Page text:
Atlantic Yellow-nosed Albatrosses on Nightingale Island are holding their own

Nightingale Island is one of the Tristan group of islands in the South Atlantic, which forms part of the United Kingdom Overseas Territory of St Helena, Ascension and Tristan da Cunha.

Members of the Tristan da Cunha Conservation Department undertake annual monitoring of Nightingale’s Endangered Atlantic Yellow-nosed Albatrosses Thalassarche chlororhynchos in terms of the Tristan and Nightingale Islands Wildlife Monitoring Manual Research Report.  In September 2011 approximately 1000 occupied nests were counted around the four molly ponds at the island’s centre at the commencement of egg laying (click here).

Information for the 2012/13 breeding season is now available in a report written by Katrine Herian, latterly the Royal Society for the Protection of Birds (RSPB) Project Officer seconded to the Tristan Conservation Department.  A total count of 976 breeding pairs for the four ponds was made on 6 October last year by Julian Repetto and Kirsty Green of the Tristan Conservation Department, suggesting that the population is currently stable, following an historical decline from estimates made in the early 1970s (click here).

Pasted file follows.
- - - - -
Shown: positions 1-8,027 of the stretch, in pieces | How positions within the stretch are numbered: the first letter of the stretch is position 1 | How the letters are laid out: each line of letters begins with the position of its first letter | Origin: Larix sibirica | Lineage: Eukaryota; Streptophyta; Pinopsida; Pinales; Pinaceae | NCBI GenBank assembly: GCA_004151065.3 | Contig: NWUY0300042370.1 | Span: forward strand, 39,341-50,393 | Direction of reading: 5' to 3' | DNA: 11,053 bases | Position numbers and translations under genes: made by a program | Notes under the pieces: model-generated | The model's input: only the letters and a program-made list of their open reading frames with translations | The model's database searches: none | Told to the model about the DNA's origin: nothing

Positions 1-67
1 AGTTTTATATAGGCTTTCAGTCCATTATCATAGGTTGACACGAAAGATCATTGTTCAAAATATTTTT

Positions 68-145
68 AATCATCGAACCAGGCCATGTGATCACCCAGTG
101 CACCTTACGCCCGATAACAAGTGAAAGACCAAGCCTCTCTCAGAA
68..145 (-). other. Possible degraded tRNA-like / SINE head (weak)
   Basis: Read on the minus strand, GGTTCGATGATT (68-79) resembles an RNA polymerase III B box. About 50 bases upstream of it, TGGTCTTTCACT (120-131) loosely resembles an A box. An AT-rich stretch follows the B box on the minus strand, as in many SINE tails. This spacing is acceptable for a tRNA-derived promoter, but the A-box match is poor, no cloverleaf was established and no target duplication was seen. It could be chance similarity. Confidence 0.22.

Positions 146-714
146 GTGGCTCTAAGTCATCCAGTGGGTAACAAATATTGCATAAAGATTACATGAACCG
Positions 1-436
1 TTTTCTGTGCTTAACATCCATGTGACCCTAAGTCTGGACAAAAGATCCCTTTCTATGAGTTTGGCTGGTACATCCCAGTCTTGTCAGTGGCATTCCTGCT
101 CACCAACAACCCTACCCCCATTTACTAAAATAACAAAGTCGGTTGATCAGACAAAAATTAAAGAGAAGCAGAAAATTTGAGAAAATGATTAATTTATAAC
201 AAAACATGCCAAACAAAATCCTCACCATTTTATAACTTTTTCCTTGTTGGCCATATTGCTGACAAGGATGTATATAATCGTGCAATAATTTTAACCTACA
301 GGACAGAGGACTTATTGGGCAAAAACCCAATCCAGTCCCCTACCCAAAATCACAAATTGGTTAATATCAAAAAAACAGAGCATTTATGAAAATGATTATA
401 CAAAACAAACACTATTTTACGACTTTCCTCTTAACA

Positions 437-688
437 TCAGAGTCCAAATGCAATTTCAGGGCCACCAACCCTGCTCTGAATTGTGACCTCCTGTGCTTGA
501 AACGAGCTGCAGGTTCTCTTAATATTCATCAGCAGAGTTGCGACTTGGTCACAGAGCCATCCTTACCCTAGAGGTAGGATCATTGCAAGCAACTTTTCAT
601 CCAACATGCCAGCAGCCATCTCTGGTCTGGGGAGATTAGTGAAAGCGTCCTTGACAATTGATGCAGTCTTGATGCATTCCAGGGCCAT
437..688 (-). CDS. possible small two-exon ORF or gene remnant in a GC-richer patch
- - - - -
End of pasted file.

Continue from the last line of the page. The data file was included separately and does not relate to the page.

ayna julian repetto george swain pond 2 nightingale katrine herian
Tristan Conservation Department members banding Atlantic Yellow-nosed Albatrosses at
The Ponds on Nightingale Island in 2011
Photograph by Katrine Herian

The Atlantic Yellow-nosed Albatross is endemic to the Tristan da Cunha islands with an estimated total annual breeding population of 27 500 - 41 600 pairs, although there remains considerable uncertainty around this estimate.

Selected References:

Cuthbert, R., Ryan, P.G., Cooper, J. & Hilton, G. 2003.  Demography and population trends of the Atlantic Yellow-nosed Albatross.  The Condor 105: 439-452.

Herian, K. 2013.  Penguins, petrels and plants.  Conservation Department report.  Tristan da Cunha Newsletter 52: 32-33.

Sommer, E., Cuthbert, R. & Hilton, G. 2008.  Tristan and Nightingale Islands Wildlife Monitoring Manual Research Report.  RSPB Research Report 33: 1-36.

John Cooper, ACAP Information Officer, 9 February 2013

The Agreement on the
Conservation of Albatrosses and Petrels

ACAP is a multilateral agreement which seeks to conserve listed albatrosses, petrels and shearwaters by coordinating international activity to mitigate known threats to their populations.

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